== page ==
- OMi can ALSO consume events from ‘other’ sources – including other HP Software (BPM, RUM, SiteScope, NNMi, Storage Essentials, SIM etc.) AND third party generated events. OMi has an open Interface Adapter that can be configured to consume events from pretty much any source and we include adapters for Microsoft SCOM and Nagios (more to follow soon). This means that the Topology Based Event Correlation (TBEC) discussion that follows can apply to ALL events generated by a monitoring solution comprising technologies from HP (server, network, application, storage etc.) AND third party monitoring solutions.

 

Because we cannot rely on third party providers to 'clean' their event stream OMi can also apply some low cost correlation techniques (in addition to TBEC)  to the events it receives to eliminate duplicates etc.

 

OMi’s biggest differentiator is Topology Based Event Correlation (TBEC). I really cannot stress enough how unique a solution TBEC is.

 

Often when event management vendors (our competitors) talk about "topology based correlation" they are describing technologies based on a snapshot of the topology of the IT infrastructure with a static set of correlation rules attached to the snapshot. As soon as the IT environment topology changes the snapshot and correlation rules are out of date.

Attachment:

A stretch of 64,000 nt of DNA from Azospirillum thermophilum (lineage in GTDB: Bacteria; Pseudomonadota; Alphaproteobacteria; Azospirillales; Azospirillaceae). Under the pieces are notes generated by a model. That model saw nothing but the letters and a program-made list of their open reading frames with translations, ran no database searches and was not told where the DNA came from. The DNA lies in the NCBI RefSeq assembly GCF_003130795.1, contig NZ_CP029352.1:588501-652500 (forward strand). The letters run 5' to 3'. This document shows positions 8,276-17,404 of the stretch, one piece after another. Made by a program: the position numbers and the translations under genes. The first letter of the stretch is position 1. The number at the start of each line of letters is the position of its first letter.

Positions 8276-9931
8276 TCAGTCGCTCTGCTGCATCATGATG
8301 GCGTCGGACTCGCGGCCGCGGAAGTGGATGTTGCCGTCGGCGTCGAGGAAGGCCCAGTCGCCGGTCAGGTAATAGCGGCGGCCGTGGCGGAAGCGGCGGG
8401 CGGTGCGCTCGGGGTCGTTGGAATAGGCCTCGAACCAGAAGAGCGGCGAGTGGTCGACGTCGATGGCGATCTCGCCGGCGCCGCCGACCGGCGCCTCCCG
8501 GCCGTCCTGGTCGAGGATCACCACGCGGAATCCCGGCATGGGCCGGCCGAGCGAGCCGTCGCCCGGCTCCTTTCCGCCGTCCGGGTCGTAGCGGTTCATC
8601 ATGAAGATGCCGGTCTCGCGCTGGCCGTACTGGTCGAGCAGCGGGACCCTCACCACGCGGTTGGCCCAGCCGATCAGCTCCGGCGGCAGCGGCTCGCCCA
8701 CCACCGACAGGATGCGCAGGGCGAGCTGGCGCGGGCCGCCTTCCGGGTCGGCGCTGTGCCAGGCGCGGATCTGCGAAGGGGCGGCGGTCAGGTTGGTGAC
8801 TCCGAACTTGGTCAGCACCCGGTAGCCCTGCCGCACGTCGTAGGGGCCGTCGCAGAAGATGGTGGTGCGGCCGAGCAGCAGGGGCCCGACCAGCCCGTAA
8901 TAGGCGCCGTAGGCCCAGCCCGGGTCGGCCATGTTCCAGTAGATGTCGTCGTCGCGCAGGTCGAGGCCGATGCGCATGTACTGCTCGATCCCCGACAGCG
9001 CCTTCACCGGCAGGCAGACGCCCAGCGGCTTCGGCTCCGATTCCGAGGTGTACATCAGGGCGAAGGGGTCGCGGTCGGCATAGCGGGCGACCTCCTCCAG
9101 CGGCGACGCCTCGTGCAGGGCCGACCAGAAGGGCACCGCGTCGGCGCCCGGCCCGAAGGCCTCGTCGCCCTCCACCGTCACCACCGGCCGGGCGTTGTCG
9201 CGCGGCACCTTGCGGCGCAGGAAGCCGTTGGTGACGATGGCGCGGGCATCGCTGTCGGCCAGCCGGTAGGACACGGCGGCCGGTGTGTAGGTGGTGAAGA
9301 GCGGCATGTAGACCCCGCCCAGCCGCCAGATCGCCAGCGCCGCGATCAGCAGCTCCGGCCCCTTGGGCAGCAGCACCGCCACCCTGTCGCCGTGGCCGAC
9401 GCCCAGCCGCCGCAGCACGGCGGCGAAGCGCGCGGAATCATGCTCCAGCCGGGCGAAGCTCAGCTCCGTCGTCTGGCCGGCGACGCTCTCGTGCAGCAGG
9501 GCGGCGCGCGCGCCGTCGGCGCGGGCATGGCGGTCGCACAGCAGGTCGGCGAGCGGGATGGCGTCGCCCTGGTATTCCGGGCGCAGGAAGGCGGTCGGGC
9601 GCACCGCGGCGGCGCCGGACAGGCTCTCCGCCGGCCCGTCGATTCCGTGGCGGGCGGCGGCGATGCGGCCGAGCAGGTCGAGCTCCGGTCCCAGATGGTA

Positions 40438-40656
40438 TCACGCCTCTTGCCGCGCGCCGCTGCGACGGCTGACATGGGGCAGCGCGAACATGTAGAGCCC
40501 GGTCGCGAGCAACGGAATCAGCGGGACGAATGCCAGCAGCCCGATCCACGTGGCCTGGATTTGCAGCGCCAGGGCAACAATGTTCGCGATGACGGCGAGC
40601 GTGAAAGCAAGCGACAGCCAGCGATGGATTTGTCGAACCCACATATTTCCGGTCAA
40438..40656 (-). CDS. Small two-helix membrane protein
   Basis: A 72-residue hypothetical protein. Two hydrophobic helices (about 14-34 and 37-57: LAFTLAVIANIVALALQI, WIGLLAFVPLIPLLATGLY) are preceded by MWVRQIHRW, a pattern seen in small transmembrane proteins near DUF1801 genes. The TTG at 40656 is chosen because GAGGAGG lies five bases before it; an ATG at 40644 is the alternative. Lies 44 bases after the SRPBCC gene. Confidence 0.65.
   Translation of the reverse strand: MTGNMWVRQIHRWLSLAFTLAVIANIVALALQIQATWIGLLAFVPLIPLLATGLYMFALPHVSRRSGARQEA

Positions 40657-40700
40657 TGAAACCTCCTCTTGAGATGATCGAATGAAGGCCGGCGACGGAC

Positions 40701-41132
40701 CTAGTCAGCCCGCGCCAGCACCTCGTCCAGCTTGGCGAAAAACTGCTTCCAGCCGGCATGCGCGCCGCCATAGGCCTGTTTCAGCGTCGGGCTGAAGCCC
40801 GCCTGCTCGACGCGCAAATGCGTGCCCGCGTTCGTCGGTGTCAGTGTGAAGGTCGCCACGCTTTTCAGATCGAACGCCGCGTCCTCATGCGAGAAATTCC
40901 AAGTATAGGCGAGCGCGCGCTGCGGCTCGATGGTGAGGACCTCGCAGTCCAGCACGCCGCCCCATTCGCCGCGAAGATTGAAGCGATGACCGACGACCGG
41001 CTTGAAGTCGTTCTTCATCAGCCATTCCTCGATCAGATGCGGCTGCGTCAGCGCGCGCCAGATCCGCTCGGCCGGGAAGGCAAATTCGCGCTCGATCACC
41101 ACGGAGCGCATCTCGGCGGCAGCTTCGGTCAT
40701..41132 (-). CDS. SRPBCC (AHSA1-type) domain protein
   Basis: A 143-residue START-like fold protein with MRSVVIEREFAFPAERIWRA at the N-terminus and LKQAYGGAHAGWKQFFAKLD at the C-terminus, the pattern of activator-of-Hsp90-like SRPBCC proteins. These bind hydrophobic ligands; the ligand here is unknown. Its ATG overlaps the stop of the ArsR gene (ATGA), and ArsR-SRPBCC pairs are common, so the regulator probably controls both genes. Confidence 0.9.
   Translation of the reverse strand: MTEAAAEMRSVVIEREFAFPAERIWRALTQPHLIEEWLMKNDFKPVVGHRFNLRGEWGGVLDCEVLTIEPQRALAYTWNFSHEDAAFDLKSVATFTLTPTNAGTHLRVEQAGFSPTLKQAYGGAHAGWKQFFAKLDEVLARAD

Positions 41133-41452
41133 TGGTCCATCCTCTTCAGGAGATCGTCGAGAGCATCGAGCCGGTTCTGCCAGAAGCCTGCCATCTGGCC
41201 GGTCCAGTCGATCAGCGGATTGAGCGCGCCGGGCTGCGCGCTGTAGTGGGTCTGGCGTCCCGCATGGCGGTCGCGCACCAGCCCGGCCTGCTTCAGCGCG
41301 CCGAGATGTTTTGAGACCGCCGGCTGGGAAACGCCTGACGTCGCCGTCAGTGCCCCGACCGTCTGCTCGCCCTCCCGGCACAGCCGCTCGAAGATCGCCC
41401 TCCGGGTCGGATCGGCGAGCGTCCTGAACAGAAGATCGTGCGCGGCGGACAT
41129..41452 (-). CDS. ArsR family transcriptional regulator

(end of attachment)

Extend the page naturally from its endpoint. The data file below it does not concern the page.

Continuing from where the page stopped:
This means that the guidance that the correlation engine can provide to the operations staff - i.e. what events matter, what to prioritize - is no longer current. Best the operations staff end up chasing false alarms, worst case they miss something that impacts a business service because the correlation rules did not understand the significance of the events.

 

For example, if you have a clustered environment or a dynamic virtual server farm, then as your cluster resources or virtual gusts move around, the ability to understand the impact of (e.g.) a hardware event on that virtualized resource and the business service that it supports is compromised. You really don't know if the hardware event that you just got impacts virtual guest "A" or whether it moved to another virtual server host.

 

The other repercussion of 'static' models is that if you want them to TRY to continue to deliver value to the front line staff then you have to invest a lot of expert time in maintaining the correlation rules etc. We know from talking with customers who are using some of our competitors products that this approach does not scale. Usually customers just end up using the lowest common denominator correlation stuff because that is all that they can trust unless they invest in massive amounts of maintenance.

 

When we talk about TBEC we are referring to a unique solution underpinned by a dynamic model of the IT environment that actively adapts the way event correlation happens as the IT infrastructure flexes - and without a huge administrative / maintenance burden.

 

TBEC can deliver very high quality guidance to IT staffs even in dynamic environments.

 

So how does OMi TBEC work?  I'll blog on that topic tomorrow so tune in for more details.